Loyalty Quotes Page 1
How we cite our quotes:
Good my lord,
You have begot me, bred me, loved me: I
Return those duties back as are right fit,
Obey you, love you, and most honour you.
Why have my sisters husbands, if they say
They love you all? Haply, when I shall wed,
That lord whose hand must take my plight shall carry
Half my love with him, half my care and duty:
Sure, I shall never marry like my sisters,
To love my father all. (1.1.6)
We discuss this passage in "Family" but it's worth talking about here as well. When Lear demands his daughters profess their love to him, Goneril and Regan lay it on pretty thick – professing they love Lear "the most." Here, Cordelia points out that Goneril and Regan are being disloyal to their husbands because, as married women, Goneril and Regan owe much of their love and "duties" to their spouses.
Cordelia says she will "obey," "love" and "honour" her father (hmmm…sounds a bit like a wedding ceremony, don't you think?), but she's going to reserve "half" of her "love" and "duty" for her future husband. Cordelia's honesty sends Lear into a rage and he disowns her. (He also takes away the dowry he promised.) Why?
Reverse thy doom;
And, in thy best consideration, cheque
This hideous rashness: answer my life my judgment,
Thy youngest daughter does not love thee least;
Nor are those empty-hearted whose low sound
Reverbs no hollowness. (1.1.8)
After Lear foolishly disowns Cordelia, Kent stands up and urges the king to "reverse" his decision to ban his only loving and loyal daughter. Even Kent can see that Goneril and Regan will betray their father – they're "empty-hearted" and their flattering words mean nothing.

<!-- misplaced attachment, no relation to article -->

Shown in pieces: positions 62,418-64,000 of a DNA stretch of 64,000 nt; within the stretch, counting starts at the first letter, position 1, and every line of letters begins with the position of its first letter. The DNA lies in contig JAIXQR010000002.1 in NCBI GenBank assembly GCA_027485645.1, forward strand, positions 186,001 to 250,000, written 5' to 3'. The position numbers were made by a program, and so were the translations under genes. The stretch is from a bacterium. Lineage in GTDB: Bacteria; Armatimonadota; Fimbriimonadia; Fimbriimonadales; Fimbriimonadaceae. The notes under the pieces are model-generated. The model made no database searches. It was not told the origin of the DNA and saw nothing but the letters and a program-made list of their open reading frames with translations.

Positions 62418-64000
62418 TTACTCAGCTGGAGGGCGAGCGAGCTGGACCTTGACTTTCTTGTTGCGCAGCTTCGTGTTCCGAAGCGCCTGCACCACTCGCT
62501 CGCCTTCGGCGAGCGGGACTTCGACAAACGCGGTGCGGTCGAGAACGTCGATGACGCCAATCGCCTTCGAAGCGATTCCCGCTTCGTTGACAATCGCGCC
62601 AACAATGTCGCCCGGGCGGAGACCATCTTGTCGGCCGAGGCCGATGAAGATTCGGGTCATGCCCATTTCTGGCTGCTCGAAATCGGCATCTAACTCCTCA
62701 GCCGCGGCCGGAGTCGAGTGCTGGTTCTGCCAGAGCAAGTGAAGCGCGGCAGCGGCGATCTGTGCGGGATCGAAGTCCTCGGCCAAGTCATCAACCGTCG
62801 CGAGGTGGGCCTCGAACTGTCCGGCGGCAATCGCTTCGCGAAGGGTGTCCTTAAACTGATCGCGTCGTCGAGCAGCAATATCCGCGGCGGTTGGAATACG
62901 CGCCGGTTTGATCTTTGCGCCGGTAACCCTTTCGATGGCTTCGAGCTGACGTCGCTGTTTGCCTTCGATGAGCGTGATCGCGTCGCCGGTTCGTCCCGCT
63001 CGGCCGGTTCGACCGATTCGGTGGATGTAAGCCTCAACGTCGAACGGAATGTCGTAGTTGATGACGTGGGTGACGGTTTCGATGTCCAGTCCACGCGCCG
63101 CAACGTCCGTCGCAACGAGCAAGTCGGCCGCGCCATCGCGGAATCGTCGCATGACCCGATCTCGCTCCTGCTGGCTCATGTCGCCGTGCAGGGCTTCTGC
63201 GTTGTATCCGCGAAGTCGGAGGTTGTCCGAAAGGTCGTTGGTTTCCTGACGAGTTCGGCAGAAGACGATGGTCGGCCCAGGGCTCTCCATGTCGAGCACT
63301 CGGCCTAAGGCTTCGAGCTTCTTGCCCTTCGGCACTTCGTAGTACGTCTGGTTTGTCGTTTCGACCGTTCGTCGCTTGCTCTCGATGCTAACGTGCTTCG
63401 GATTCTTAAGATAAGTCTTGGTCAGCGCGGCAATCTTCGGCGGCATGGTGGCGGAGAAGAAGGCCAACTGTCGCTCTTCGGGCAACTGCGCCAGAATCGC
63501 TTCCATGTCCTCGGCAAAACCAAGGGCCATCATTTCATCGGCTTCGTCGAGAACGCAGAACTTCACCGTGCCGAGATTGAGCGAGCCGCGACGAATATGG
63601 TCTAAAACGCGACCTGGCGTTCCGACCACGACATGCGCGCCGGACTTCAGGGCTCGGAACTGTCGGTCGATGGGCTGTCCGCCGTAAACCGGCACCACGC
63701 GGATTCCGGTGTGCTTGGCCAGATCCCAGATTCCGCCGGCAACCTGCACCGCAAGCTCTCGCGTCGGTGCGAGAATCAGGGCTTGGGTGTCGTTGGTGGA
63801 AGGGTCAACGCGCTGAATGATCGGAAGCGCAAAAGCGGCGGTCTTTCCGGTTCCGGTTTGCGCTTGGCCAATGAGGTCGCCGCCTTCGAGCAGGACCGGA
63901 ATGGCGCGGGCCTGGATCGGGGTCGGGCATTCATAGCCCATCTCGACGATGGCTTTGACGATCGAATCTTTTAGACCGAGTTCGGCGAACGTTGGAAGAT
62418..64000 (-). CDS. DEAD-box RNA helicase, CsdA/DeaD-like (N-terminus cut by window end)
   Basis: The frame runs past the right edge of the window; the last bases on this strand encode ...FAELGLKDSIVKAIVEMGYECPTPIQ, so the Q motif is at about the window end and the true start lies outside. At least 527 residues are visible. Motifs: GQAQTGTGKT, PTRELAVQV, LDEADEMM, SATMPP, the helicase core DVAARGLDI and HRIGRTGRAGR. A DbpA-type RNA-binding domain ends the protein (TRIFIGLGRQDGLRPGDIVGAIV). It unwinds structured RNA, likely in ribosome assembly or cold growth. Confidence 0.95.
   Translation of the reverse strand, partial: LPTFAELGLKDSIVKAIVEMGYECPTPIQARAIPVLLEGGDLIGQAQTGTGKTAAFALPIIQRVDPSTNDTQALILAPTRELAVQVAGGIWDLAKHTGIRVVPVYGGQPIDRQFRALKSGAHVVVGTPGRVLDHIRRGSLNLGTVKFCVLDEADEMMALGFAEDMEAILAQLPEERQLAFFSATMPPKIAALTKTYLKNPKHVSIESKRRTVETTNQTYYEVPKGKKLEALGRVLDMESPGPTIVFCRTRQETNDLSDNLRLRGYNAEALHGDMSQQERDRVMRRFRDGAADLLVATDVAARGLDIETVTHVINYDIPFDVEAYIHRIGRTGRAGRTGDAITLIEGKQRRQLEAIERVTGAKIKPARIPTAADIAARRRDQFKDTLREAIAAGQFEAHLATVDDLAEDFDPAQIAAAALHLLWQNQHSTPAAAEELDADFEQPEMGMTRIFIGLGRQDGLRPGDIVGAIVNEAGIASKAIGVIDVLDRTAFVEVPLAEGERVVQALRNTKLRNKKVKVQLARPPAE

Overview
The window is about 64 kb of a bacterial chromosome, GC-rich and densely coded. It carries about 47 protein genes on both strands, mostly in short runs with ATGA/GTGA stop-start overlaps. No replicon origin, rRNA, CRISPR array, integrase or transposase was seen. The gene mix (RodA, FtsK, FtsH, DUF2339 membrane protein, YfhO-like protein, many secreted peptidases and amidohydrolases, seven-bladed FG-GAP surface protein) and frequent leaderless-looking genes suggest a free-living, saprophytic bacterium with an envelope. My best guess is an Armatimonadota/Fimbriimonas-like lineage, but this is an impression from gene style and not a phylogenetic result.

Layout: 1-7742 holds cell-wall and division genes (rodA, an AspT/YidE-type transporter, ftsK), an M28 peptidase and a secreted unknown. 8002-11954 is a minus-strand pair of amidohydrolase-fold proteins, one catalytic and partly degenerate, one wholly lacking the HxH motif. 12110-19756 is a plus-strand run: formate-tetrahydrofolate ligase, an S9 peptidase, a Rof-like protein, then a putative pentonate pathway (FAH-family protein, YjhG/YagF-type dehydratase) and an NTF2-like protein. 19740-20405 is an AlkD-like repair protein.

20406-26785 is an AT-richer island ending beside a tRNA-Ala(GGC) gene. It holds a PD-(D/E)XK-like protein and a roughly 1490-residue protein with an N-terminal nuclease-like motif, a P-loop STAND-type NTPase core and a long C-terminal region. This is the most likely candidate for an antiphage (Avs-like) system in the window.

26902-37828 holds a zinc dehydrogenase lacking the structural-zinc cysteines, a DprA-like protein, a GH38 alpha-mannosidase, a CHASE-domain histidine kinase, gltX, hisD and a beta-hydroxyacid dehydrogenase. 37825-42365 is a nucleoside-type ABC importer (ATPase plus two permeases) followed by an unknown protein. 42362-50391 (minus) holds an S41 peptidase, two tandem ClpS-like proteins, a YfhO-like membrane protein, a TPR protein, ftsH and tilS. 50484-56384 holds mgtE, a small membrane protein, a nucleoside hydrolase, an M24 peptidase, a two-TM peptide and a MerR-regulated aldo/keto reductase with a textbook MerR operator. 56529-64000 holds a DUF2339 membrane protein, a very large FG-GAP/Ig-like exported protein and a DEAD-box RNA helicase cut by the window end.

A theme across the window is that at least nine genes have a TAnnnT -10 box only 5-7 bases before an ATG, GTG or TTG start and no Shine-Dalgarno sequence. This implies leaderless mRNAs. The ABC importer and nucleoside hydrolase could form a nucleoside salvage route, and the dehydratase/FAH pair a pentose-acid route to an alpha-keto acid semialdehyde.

If but as well I other accents borrow,
That can my speech defuse, my good intent
May carry through itself to that full issue
For which I razed my likeness. Now, banish'd Kent,
If thou canst serve where thou dost stand condemn'd,
So may it come, thy master, whom thou lovest,
Shall find thee full of labours. (1.4.1)
Even after Lear banishes Kent, the man remains loyal by disguising himself as "Caius," in order to serve the king. Some literary critics see Kent as being an emblem of an old school style of service, whereas his counterpart, Oswald, seems to embody a newer model of service – that is, Oswald, like many of the play's young people, is motivated by self-interest rather than loyalty and puts his own needs and desires ahead of his master's.